Rough ride ahead for assisted suicide legislation

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Here's some serious business that's in a muddle.

The Supreme Court decreed last February that assisted suicide can be allowed under the Charter of Rights and gave the government a year to pass a law conforming to this ruling. The Harper government dragged its feet and the election intervened. The Supreme Court, doing the issue no favours, has given the new government a measly four extra months.

Here's the picture. A significant shift in Canadian society is taking place. It is about to become legal for one person to take another's life, which has been deemed murder until now. A law to govern how this works must be passed by June 6. To do this, a committee needs to draft the legislation by Feb. 26, which is pathetically short notice.

The legal road started with the high-profile Sue Rodriguez case some 20 years ago. She was the B.C. woman suffering from terminal ALS who applied to the Supreme Court to be allowed to die with a doctor's help. The court said no then, but after a winding road of appeals, it reversed itself.

The Rodriguez case was an obvious one of extreme suffering with no hope. Alas, pinning a law down to just such cases is a nightmare. The court says the law should apply to a "competent adult" in response to a "grievous and irremedial medical condition." This is fuzzy stuff. What is grievous and irremedial, and who says that it is? Should such cases be "terminal"? -- the court doesn't say.

In Belgium and Holland, where such laws have existed for over a decade, there has already been some serious drift from the narrow intent of the law. In Belgium, there was a high-profile case of 45-year-old twins who were deaf and going blind, but neither terminally ill nor in pain, who applied to be killed, and were.

In Holland, the narrow definition has "become a general response to a number of chronic ailments like, for instance, anorexia," according to a Toronto bioethicist who was an expert witness in the Supreme Court case.

This is obviously a slippery slope. The questions of what is a competent adult, and what constitutes consent, are even more fraught. Could we convince the old auntie, for instance, to check out early while the inheritance is still intact? What about the mentally challenged, the poor, those who don't speak the language, etc.?

On the more official level, once the TV cameras are off and the societal and budgetary stress levels are high, would this be a way of reducing that troublesome backlog in the old folks' homes? Far out? Remember that until the 1930s, eugenics -- the practice of sterilizing the "unfit," as defined by the ruling powers, to keep them from reproducing and thereby defiling the racial stock -- was widely practised throughout the Western world until the Nazis took it to extremes.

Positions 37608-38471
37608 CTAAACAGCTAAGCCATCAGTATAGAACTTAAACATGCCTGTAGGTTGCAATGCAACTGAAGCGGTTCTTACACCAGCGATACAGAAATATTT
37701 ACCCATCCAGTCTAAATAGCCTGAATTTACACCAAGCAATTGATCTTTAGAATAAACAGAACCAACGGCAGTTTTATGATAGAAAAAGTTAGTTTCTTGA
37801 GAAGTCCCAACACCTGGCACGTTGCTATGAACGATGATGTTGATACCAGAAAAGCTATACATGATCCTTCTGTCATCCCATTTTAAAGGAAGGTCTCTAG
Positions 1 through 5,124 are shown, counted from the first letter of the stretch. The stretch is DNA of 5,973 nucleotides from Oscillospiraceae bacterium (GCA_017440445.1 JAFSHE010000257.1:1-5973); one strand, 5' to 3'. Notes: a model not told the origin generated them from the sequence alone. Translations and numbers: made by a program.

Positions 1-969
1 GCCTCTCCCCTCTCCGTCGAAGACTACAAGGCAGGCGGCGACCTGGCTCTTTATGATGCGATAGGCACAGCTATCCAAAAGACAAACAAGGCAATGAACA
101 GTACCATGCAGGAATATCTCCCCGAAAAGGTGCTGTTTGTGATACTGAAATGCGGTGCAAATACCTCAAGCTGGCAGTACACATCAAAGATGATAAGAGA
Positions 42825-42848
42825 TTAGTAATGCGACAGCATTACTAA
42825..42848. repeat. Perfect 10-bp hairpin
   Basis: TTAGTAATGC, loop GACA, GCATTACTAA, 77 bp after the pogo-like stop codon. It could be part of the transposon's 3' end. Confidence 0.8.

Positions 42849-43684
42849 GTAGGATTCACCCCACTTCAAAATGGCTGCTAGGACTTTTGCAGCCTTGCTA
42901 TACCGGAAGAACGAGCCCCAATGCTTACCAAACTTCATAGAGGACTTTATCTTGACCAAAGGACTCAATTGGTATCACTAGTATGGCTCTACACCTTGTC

Still, assisted suicide is the law of the land, and in some cases no doubt justified (especially if we consider that many people in extremis are kept artificially alive, and suffering unnecessarily, by modern medicine to begin with).

The strategy of those who wish to mitigate such a law -- the Canadian Medical Association, most churches, disabled groups whose members fear they could ultimately be under pressure to self-destruct, and three-quarters of some 15,000 Canadians who answered a sophisticated online questionnaire by the initial review committee set up by the Harper government -- is that anyone applying for assisted suicide should first be emphatically offered palliative care or home care as an alternative.

If all this puts palliative care -- a long-sought and long-neglected element of health care -- on the agenda, then maybe some good can emerge. Still, palliative care raises another taboo subject -- more money to be spent on health care. Money, and the weak voices of the clientele -- the dying -- likely being the reason why the issue has never been addressed.

And here's another complication: of the countries that have legalized assisted suicide, Canada is the only one with split jurisdiction. The federal government writes the Criminal Code and the provinces control health care. It's on that basis that Quebec passed its own assisted suicide law -- on grounds that it's a health matter (one person in Quebec City was apparently euthanized this week).

However, mainly to deal with the Quebec situation, the Supreme Court decreed that until the due date in June, the Criminal Code is still in effect -- it's still murder -- but you can apply for an exemption to your provincial Supreme Court.

Exemption to the laws governing murder might seem weird and alarming, but I suspect that this is going to be a permanent situation everywhere, with the federal government unable to draft a law -- much as with abortion.

Besides, even if it does, a federal justice department lawyer told the committee studying the matter it's likely that "whatever Parliament comes up with will be subject to court challenge." Hang on for a rough ride.

Ralph Surette is a freelance journalist in Yarmouth County. This column was first published in the Chronicle Herald.

Photo: Themightyquill/Wikimedia Commons

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